Paralegal vs. Lawyer: How the Roles Compare in Ontario

Paralegals in Ontario have a special status that they don’t enjoy anywhere else in Canada. 

In this province, paralegals can actually represent clients independently (just like a lawyer does) for certain legal matters. 

They can set up a private practice, specialize in a certain area of law, and in some cases, advocate for clients in court. 

However, paralegals must operate within certain limits. They can’t do everything a lawyer can...and there are several important differences between these two career paths. 

Take a look at how the roles stack up so you can decide which one is best for you 

1. PARALEGAL VS. LAWYER: SCOPE OF PRACTICE

As noted above, paralegals can function like lawyers—but only in specific matters.

Lawyers can practice in any area of law, including:

  • Civil litigation
  • Criminal law
  • Bankruptcy law
  • Corporate lawcontracts, mergers, corporate governance, etc.
  • Family lawseparation and divorce, division of property, child custody and access, adoption, etc.
  • Intellectual property lawtrademarks, copyrights, patents, etc.
  • Real estate lawtitle searches, transfers, leases, liens, property rights, etc.
  • Wills and estateswills, trusts, powers of attorney, estate planning, etc.

Paralegals are restricted to a limited range of practice areas, such as:

  • Small claimsdisputes over things like unpaid rent, property damage, or personal injuries, where the claim is for $35,000 or less
  • Traffic courtoffences like speeding, running a red light, leaving the scene of an accident, or driving with a suspended licence
  • Certain criminal matters where the maximum punishment is six months in jail, a $5,000 fine, or both (examples include disturbing the peace, soliciting prostitution, and unlawful assembly)
  • Hearings before boards and tribunals, such as the Human Rights Tribunal of Ontario, the Ontario Labour Relations Board, the Landlord and Tenant Board, the Financial Services Tribunal, and the Workplace Safety and Insurance Board

Note: The Law Society of Ontario, which regulates lawyers and paralegals, is considering a proposal to create a special licence that would allow paralegals to provide some family law services.

 

2. PARALEGAL VS. LAWYER: EDUCATIONAL REQUIREMENTS 

For many students, this is one of the most important differences between paralegals and lawyers.

Lawyers have a long educational road, which starts with completing a bachelor’s degree (in any subject). This typically takes four years. 

Then you have to pass the LSAT (Law School Admission Test).

Once you’re in law school, you’ll spend three years earning a Juris Doctor or JD degree.

In total, that’s seven years of post-secondary training. 

For paralegals, the educational requirements are much simpler. You only need to complete a paralegal program that’s accredited by the Law Society of Ontario (see a full list here).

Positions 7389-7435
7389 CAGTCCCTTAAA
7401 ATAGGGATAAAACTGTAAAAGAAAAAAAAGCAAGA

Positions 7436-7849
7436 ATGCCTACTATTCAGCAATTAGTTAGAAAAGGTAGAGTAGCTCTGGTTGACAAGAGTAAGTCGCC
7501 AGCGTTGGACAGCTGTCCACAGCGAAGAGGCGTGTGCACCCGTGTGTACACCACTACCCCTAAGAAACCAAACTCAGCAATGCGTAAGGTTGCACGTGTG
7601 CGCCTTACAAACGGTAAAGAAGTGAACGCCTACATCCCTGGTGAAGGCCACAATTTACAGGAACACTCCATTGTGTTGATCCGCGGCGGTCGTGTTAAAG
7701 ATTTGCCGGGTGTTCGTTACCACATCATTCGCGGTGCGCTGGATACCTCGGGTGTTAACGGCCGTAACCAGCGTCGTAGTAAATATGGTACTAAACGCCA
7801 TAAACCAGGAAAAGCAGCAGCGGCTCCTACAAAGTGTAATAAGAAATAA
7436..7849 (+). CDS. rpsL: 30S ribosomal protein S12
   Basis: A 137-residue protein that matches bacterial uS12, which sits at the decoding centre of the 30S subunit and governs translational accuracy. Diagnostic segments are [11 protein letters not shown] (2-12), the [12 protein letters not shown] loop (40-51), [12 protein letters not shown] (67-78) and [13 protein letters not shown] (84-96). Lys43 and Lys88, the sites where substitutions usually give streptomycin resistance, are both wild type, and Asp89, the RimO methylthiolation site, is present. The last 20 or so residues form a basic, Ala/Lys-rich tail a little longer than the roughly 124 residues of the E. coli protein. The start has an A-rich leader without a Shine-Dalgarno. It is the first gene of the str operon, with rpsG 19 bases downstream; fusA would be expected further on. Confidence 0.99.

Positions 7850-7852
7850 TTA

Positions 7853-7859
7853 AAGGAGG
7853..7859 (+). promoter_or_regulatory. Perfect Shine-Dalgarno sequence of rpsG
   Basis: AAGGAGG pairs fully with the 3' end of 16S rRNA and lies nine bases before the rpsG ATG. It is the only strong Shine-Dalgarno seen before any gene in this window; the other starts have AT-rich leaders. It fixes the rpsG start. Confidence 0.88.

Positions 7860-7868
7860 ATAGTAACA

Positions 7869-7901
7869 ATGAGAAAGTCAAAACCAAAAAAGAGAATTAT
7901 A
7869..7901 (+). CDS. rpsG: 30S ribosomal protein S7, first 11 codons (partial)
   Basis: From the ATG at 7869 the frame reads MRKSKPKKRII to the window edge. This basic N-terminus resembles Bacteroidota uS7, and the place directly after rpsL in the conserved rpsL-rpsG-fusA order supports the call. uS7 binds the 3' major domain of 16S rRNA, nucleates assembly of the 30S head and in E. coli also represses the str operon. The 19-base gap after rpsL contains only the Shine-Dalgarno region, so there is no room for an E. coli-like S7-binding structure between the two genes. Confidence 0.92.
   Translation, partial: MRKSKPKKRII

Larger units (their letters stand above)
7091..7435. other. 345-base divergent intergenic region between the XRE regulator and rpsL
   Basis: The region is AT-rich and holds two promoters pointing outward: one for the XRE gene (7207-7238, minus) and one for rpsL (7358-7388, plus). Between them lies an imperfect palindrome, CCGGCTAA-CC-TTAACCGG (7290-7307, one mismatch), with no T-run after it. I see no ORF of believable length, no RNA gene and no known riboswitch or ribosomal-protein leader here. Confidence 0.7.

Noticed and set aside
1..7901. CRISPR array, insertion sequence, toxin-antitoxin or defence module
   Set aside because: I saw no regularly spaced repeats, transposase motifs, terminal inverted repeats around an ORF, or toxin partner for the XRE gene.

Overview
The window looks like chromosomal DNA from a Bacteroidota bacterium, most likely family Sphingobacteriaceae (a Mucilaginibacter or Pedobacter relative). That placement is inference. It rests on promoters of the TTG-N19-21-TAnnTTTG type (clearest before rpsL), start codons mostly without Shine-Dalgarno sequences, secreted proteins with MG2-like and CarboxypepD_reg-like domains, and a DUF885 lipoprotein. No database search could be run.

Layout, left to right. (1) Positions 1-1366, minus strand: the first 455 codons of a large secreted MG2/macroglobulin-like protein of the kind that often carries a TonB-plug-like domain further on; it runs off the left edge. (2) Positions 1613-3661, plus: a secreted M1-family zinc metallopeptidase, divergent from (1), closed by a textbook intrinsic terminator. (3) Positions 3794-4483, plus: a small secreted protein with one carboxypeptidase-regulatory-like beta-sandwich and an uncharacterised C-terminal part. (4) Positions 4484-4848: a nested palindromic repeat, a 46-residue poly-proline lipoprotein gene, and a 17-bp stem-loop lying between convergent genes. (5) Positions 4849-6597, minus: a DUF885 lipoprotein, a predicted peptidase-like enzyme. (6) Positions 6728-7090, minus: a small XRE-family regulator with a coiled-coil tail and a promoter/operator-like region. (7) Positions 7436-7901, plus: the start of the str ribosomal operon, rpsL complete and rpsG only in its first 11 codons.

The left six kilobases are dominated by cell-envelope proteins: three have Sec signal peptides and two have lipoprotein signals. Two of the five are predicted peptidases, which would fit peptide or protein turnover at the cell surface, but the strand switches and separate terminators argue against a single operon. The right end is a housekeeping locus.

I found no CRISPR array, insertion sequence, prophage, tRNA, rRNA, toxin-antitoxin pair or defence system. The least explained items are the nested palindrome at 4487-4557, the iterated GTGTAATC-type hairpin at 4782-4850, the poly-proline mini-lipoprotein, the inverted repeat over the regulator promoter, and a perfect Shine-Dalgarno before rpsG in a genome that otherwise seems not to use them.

Most are certificate or diploma programs that are one to two years long, though you can opt for a four-year bachelor’s degree. 

You don’t need an undergraduate degree to apply to paralegal training.  

 

3. PARALEGAL VS. LAWYER: LICENSING 

All lawyers must be licensed to practice in Ontario.

That requires passing the bar exam, which is actually two separate tests (barrister and solicitor).

Real-world experience is also a mandatory requirement for licensing. Law students mustarticle,which involves working under an experienced lawyer for 10 months.

As an alternative to articling, you could complete the Law Practice Program, which runs for eight months.

Paralegals must pass their own licensing exam. (However, you don’t need a licence to work as a legal assistant under the supervision of a lawyer.)

Before you can take the exam, you must complete at least 120 hourstypically four weeksof real work experience through an internship.

All accredited paralegal programs arrange internships for their students, and you will have to complete one in order to graduate.

 

4. PARALEGAL VS. LAWYER: SALARY 

As you might expect given their more extensive education and responsibilities, lawyers earn significantly more than paralegals.

According to the Government of Canada Job Bank, lawyers in Ontario make a median salary of about $132,000. The top earners make over $357,000 per year.

Paralegals in the province have a median salary of roughly $59,000. However, the highest-paid paralegals earn upwards of $100,000and that’s without spending seven years in university.

 

5. PARALEGAL VS. LAWYER: EMPLOYMENT OUTLOOK

According to Ontario government estimates, employment of both lawyers and paralegals is expected to grow by 11 to 12 per cent between 2021 and 2025.

Demand for paralegals has grown in part because they charge quite a bit less than lawyers. 

More people can afford paralegal services, making legal representation more accessible to Ontario residents. 

 

interested in becoming a paralegal? 

Have questions about career options, training, or how to get started? 

Your next step is to consult with an admissions advisor. Reach out to admissions at the paralegal colleges you’re considering. 

An advisor can guide you through the program, discuss your goals, and help you make an informed decision. 

Click below to explore Herzing’s accredited paralegal program, chat online with an advisor, or book a campus visit. We’re here to help!

Learn More About Paralegal Training at Herzing

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